As shown in FIG. 7, in accordance with one aspect of the invention, a common frame buffer RAM 46a is shared by all receiving and transmitting FRYPAMs 0 to N in the system. All receive frames are written to the RAM by receiving FRYPAMs, and all transmit frames are read form the RAM by transmitting FRYPAMs. The FRYPAMs generate control CNTL and addressing ADDR signals to provide data writing and reading. As mentioned previously, the frame buffer RAM is at least 32 bits wide to make each access to the frame buffer RAM more efficient. As the RAM capacity may be not sufficient to provide all of the FRYPAMs connected to high speed LIDs with simultaneous access to the RAM, an arbitration circuit 200 is used to perform arbitration functions. For example, a round robin arbitration scheme may be used to provide every FRYPAM with an equal chance to access the frame buffer RAM. In this case, the time required to gain access to the RAM is equal to the arbitration latency time plus the RAM access time. The arbitration latency time increases linearly with the number of FRYPAMs connected to the RAM. However, as the access time is limited by the speed of the RAM, this approach may eventually cause the frame buffer RAM to be a bottleneck in the system when many high speed lines are being switched.
FIG. 8 represents another example of the frame buffer RAM access scheme that involves a dual port frame buffer RAM or simultaneous access RAM 46b. This approach allows the receiving and transmitting FRYPAMs 0 to N to access the writing and reading ports of the frame buffer RAM for data writing and reading, respectively, at the same time. As the frame must be completely stored in the RAM before the transmitting FRYPAM knows that the frame exists, the architecture in FIG. 8 guarantees that read and write accesses to each frame buffer of the RAM will never occur simultaneously. This eliminates any RAM contention due to read and write operations occurring simultaneously at the same address. Accordingly, this frame buffer implementation provides at least a two-fold increase in frame access performance. Separate write and read arbitration circuits 200a and 200b are used to arbitrate contention between the receiving FRYPAMs and between the transmitting FRYPAMs, respectively. This decreases the arbitration time latency by half in compare with the circuit in FIG. 7.
FIG. 9 shows a further example of the frame buffer RAM access scheme, wherein a separate frame buffer RAM 0 to N is provided for each of the FRYPAMs 0 to N. Each frame buffer RAM contains the transmit data for the corresponding FRYPAM. As frames are received, the receiving FRYPAM requests a path to the destination FRYPAM through a crosspoint switch 202. If the destination FRYPAM can be accessed at that time, the crosspoint switch sends a ready signal RDY to the receiving FRYPAM to provide data writing in the frame buffer RAM corresponding to the destination FRYPAM. If the destination frame buffer RAM is busy (being accessed by another receiving FRYPAM), the crosspoint switch issues a not ready condition to the requesting FRYPAM. In this case, the FRYPAMs need to have the buffer capacity large enough to accumulate data when the destination frame buffer RAM is busy. This approach eliminates any arbitration and access delays in the transmitting path.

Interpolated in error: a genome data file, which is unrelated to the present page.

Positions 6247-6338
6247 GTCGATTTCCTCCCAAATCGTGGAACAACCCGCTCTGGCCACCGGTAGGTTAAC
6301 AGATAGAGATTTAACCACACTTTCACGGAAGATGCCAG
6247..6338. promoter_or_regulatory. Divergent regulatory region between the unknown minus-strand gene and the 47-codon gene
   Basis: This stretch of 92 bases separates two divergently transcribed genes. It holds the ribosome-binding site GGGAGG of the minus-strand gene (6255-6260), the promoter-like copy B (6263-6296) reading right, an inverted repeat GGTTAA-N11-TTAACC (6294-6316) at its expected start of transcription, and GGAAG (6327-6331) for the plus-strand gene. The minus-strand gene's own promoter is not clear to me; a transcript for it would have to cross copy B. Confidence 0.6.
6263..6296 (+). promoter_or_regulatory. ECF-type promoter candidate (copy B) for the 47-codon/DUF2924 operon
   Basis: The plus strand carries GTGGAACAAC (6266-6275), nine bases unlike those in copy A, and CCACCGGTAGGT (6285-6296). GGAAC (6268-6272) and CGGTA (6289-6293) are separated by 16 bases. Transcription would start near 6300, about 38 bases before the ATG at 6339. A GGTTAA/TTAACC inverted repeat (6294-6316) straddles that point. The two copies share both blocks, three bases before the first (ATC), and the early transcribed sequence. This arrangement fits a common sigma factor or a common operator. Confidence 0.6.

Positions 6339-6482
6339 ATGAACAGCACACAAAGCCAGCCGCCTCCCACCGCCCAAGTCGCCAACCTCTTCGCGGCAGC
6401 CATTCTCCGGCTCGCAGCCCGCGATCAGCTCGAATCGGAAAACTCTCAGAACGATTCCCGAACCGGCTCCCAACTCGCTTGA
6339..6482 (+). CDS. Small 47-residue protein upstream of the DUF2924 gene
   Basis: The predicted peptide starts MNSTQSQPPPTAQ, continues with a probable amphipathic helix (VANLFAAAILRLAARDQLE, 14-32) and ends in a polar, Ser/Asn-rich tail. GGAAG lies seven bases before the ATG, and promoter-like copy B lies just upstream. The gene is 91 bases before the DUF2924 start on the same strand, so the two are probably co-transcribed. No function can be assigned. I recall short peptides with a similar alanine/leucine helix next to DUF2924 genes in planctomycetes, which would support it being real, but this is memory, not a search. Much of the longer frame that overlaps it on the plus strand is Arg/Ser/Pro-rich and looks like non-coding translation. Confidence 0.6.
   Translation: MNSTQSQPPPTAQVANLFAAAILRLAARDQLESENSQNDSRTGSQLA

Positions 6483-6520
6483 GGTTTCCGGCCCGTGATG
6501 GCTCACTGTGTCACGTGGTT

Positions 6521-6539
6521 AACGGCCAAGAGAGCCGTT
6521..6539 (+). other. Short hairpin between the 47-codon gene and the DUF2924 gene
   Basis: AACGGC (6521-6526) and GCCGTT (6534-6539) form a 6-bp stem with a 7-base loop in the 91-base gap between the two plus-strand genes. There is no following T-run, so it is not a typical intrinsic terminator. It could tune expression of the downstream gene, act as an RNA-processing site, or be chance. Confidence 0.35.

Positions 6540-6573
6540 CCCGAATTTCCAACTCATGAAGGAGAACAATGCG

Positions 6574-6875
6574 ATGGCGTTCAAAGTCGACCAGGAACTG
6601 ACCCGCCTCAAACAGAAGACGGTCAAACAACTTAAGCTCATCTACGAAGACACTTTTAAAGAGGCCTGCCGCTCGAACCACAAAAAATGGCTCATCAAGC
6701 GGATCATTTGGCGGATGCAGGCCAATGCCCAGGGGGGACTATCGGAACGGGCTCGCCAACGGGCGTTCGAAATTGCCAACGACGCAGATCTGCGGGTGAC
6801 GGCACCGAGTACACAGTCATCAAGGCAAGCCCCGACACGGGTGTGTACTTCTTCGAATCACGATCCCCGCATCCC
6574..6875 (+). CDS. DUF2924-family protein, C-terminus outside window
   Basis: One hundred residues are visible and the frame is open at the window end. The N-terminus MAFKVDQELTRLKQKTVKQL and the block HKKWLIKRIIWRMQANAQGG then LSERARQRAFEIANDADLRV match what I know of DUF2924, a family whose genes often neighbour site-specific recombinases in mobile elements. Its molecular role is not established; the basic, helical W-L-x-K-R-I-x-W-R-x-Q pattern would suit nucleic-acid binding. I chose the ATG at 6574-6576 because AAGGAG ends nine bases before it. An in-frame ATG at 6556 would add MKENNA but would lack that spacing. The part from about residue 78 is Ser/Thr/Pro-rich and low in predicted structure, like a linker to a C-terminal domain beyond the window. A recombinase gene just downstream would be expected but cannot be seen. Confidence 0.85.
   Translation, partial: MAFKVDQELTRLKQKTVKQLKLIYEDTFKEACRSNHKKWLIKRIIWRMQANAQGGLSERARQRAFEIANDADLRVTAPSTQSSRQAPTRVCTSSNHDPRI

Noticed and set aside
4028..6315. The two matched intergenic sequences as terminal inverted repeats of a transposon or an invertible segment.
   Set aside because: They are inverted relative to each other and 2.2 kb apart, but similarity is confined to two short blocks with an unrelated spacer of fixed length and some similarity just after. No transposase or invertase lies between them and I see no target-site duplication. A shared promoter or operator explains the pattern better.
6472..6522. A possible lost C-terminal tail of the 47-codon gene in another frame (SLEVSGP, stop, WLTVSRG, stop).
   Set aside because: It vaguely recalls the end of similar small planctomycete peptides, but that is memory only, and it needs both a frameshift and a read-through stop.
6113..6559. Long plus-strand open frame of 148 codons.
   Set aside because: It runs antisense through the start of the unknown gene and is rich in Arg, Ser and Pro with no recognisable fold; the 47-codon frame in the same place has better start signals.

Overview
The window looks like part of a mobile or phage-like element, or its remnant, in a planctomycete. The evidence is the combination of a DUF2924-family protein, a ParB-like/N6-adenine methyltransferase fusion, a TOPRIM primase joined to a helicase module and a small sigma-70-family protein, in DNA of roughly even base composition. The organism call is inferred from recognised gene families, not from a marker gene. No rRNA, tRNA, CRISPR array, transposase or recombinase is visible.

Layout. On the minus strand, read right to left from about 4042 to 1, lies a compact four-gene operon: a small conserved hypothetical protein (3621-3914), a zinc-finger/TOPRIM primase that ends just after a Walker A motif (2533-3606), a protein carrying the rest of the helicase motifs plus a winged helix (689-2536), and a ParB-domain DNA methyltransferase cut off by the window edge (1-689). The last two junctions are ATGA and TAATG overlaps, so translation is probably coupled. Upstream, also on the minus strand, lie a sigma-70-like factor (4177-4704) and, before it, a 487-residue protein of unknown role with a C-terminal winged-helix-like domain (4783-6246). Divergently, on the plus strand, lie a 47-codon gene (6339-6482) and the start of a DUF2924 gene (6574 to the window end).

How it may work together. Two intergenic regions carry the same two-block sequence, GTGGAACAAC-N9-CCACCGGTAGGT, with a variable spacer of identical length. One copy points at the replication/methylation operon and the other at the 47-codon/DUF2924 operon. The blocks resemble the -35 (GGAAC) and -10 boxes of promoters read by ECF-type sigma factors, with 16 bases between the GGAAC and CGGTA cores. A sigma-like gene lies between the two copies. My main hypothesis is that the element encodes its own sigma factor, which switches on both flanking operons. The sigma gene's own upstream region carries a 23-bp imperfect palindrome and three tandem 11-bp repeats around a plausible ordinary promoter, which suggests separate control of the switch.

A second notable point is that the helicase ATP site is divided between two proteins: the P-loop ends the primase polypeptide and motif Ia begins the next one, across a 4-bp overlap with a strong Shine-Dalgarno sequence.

Further, all control and maintenance frames received by the receiving FRYPAMs may be routed to a separate control and maintenance buffer RAM directly accessible by the control and maintenance processor. This eliminates the need for the FRYPAM 128 and HDLC controller 130 in the control and maintenance processor. If the control and maintenance frames need to be transmitted, the control and maintenance processor may provide their transmission to the destination FRYPAMs.
There accordingly has been described a modular architecture for fast-packet networks that comprises line interface devices (LIDs) exchangeable to support numerous line interfaces. The LIDs supply frame relay packet management devices (FRYPAMs) with unified framed data in HDLC format and clock signals. The receiving FRYPAMs perform CRC checking, check look-up tables to convert the DLCI fields if needed, writes the received frames with correct FCS fields into a frame buffer RAM and communicates with other FRYPAMs to update transmission queues. The transmitting FRYPAMs read the frames from the frame buffer RAM and send them to the transmitting LIDs coupled to destination end points. The transmitting LIDs convert the HDLC data from the FRYPAMs to the format appropriate for the specific line interface and transmit the information to the destination end points. A frame buffer manager allocates available frame buffers in the frame buffer RAM among the FRYPAMs. If no buffers are available, the received frame is discarded. A control and maintenance processor handles control and maintenance operations for the fast-packet network. It updates the look-up tables in real time as virtual connections are altered. Also, it communicates DLCI and line interface parameters to the LIDs.
Accordingly, the disclosed architecture provides handling fast-packet protocols in hardware and addresses a wide range of networking solutions with a few exchangeable modules.
In this disclosure, there are shown and described only the preferred embodiments of the invention, but it is to be understood that the invention is capable of changes and modifications within the scope of the inventive concept as expressed herein.
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|U.S. Classification||370/392, 370/473, 370/412|
|International Classification||H04Q11/04, H04L12/56|
|Cooperative Classification||H04L49/55, H04L49/50, H04Q11/0478, H04L49/3009, H04L49/30, H04L49/20, H04L49/3081|
|European Classification||H04L49/30A, H04L49/30J, H04L49/30, H04L49/50, H04L49/55, H04Q11/04S2|
|31 Jan 1994||AS||Assignment|
Owner name: ADVANCED MICRO DEVICES, INC., CALIFORNIA
Free format text: ASSIGNMENT OF ASSIGNORS INTEREST;ASSIGNOR:THOR, ALLEN;REEL/FRAME:006880/0096
Effective date: 19940117
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Year of fee payment: 12